Before going into work, try to make sure that your basic needs are met. This means looking down to the bottom at things like sleep, making sure you’ve fed yourself well and things like that. Journaling is something that I think could be very helpful for all of us right now. This is a unique time in that we are literally living through something that will be in history books. It’s unprecedented and writing down your thoughts and feelings is one really great way to check in with yourself and process things rather than bottling them up. Also makes a great time capsule. If you find that you are getting anxious at work, you may want to focus on your breathing strategies to lower your physical state of anxiety. This will allow you to think more rationally while at work and reduce the impact of emotional reasoning/interpretation. I have resources on all these things.
When you are off of work, you need to give yourself the opportunity to be “off” even more than you did before. You really need to turn off as best as possible and allow yourself to recover. It may not be the time to focus on long-term projects or go over and above in the household. Just get through it. You need to re-charge so that you can maintain that level of functioning you need to get through each day. At work, you can’t expect yourself to be working at maximum efficiency and that’s okay. Do what you can and try to not beat yourself up for not performing the way you did a few months ago because the world is fundamentally different than it was a few months ago.
Finally, if possible, splurge in some way. Get some nice noise-canceling headphones for the office, buy a treadmill for home, get that video game you’ve been wanting for a while, purchase food for delivery more often than you would normally. Just set yourself to have some ease in your life to try to somewhat balance out the difficulty you’re facing. You are allowed to have a hard time whether you are isolated or not – everyone is experiencing challenges and many of us are having a legitimate hard time. We are just trying to get through.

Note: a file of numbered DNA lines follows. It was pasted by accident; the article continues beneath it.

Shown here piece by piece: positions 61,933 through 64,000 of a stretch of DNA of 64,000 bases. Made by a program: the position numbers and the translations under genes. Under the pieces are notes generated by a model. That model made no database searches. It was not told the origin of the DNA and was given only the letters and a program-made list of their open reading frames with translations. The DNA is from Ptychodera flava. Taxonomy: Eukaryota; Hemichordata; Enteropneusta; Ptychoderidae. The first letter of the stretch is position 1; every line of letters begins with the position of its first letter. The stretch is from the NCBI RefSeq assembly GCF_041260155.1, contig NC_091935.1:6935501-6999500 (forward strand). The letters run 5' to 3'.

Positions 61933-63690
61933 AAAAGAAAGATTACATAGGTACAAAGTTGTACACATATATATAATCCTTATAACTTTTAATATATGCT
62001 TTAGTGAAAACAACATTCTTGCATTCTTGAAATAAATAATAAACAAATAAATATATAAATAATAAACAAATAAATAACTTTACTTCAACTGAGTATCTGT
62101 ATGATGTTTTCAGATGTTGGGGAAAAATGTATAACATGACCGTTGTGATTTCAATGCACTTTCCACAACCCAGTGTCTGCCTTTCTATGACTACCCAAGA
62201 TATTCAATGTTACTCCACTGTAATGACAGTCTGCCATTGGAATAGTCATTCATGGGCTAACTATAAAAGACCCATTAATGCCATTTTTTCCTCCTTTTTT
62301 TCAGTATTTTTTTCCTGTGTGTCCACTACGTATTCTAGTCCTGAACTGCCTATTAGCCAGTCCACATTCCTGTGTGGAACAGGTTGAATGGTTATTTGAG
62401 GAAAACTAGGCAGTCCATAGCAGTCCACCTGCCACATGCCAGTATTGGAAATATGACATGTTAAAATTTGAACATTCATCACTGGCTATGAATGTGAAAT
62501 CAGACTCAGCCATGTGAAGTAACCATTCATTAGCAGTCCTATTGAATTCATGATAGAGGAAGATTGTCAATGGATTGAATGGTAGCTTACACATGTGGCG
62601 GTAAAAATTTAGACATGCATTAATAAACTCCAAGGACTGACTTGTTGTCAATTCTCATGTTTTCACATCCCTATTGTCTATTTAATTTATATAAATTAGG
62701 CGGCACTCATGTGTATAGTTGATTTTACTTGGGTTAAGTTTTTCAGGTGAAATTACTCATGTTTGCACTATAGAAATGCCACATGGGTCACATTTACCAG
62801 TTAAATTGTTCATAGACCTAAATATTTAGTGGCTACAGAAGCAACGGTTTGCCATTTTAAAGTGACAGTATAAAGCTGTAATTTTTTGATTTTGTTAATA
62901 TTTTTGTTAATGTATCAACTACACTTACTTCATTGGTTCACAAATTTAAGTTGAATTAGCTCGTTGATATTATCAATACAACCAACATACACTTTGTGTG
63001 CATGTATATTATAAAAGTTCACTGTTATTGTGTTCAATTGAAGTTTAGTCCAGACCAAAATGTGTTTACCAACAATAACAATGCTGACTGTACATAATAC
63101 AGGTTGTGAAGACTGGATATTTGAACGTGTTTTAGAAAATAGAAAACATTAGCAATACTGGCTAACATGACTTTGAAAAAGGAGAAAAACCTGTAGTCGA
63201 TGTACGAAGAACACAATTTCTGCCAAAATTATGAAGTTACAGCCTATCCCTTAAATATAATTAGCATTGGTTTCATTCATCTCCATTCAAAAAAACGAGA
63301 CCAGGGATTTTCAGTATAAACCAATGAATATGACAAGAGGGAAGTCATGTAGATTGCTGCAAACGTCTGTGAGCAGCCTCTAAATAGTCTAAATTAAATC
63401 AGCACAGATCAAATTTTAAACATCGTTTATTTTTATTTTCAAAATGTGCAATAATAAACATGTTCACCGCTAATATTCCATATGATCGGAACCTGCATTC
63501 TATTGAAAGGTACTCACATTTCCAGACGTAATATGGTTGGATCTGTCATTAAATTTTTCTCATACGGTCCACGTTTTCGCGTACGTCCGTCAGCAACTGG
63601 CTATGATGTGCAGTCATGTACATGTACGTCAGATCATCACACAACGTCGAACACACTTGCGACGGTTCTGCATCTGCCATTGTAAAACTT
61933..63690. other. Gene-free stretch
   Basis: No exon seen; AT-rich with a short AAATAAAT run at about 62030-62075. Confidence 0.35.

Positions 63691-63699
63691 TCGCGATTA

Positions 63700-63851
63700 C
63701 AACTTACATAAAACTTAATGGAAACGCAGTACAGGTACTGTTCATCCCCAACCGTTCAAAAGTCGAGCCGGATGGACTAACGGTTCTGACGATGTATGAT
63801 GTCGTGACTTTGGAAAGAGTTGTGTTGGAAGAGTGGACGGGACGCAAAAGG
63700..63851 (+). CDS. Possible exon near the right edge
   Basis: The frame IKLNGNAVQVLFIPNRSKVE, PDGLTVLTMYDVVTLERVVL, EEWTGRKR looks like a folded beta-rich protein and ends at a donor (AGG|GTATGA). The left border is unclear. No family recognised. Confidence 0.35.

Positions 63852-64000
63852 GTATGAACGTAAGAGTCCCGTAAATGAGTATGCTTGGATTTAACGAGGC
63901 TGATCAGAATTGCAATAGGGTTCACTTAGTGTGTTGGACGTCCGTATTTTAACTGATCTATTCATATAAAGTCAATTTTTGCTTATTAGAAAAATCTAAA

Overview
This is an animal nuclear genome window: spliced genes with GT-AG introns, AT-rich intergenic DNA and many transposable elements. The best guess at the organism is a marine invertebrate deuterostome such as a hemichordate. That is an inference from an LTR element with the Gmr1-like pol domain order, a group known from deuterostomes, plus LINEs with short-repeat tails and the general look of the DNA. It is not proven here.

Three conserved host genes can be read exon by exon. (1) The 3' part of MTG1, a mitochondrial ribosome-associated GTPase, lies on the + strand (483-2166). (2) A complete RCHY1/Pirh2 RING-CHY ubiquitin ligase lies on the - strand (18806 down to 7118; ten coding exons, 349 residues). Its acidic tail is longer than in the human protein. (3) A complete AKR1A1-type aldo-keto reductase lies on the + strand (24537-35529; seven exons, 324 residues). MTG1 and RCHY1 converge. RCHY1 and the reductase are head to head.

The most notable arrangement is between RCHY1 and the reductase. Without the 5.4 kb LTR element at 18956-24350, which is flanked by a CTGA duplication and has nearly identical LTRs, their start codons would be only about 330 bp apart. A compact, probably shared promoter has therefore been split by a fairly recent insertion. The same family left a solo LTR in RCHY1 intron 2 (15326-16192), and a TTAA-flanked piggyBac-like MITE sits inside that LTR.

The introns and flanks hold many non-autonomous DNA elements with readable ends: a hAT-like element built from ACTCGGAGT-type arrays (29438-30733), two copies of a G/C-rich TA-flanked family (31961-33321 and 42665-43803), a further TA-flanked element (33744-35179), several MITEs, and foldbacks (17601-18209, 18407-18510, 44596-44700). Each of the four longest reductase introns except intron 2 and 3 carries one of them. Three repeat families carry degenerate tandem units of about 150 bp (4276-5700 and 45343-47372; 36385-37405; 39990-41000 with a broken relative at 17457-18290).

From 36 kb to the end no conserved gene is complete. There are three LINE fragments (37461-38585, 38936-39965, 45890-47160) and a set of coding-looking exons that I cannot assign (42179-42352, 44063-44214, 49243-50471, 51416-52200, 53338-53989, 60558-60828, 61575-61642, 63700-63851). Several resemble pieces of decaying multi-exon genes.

Dear Dr. Duff, First of all, apologies in advance for any grammar errors. English isn’t my native language. I need some advice about the following: this or next week a psychologist of the mental health facility will get back to me about their ‘treatment advice’. Probably some form of group therapy and maybe some one-to-one sessions alongside it. I really dread group therapy, but maybe that’s my anxiety speaking. How do I know if it feels ‘right enough’ to accept their treatment plan? Can I believe my doubts or will I then just follow my anxious thoughts?
It sounds like you are trying to ask whether you should avoid group therapy or whether that is just playing into your anxiety?
I assume by now you’ve already gotten your treatment advice from this organization, so this may or may not be directly helpful to you. I think that a lot of people prefer individual to group therapy, especially those who have anxiety. The thought of being called out in a group of people sounds scary to those that may have social anxiety. My opinion about it is that it is worth it to try, but whether it is great for you depends on a few factors.
First off, just because you are participating in the group therapy does not mean that you need to be sharing openly and comfortably from the start. It is normal to take a few sessions to ease into the dynamic. The group and the facilitator also make a big difference. A skilled facilitator will work with the different individuals to make a good group dynamic. Every group is going to have a different feel due to the combination of individuals in it.
- There is a normalizing factor where you don’t feel weird. You know you’re not the only one experiencing these things. Sometimes it’s hard for outside people to “get it”.
- There are insights that come up that aren’t always possible with just one or two brains working at it. Like a brainstorming session. You might pick up some great insights from other people processing out loud.
- Group sessions also give you a safe(r) space to practice some of the skills you might be using in individual therapy.
If you try it out and feel that the group therapy is so intense or uncomfortable for you that you feel like quitting the program altogether, you should let them know that. Maybe there is a modification that you can make to your program or simply make sure that the group facilitators are aware and can approach the situation appropriately.
So I say that you try your best to go along with their recommendations. You don’t need to be perfect at it and it may take some time to ease into a good pattern. But it provides another avenue for helping yourself that is a little different than individual therapy and you can also use it as a way to practice anxiety techniques that you’ve learned on your own or in individual therapy.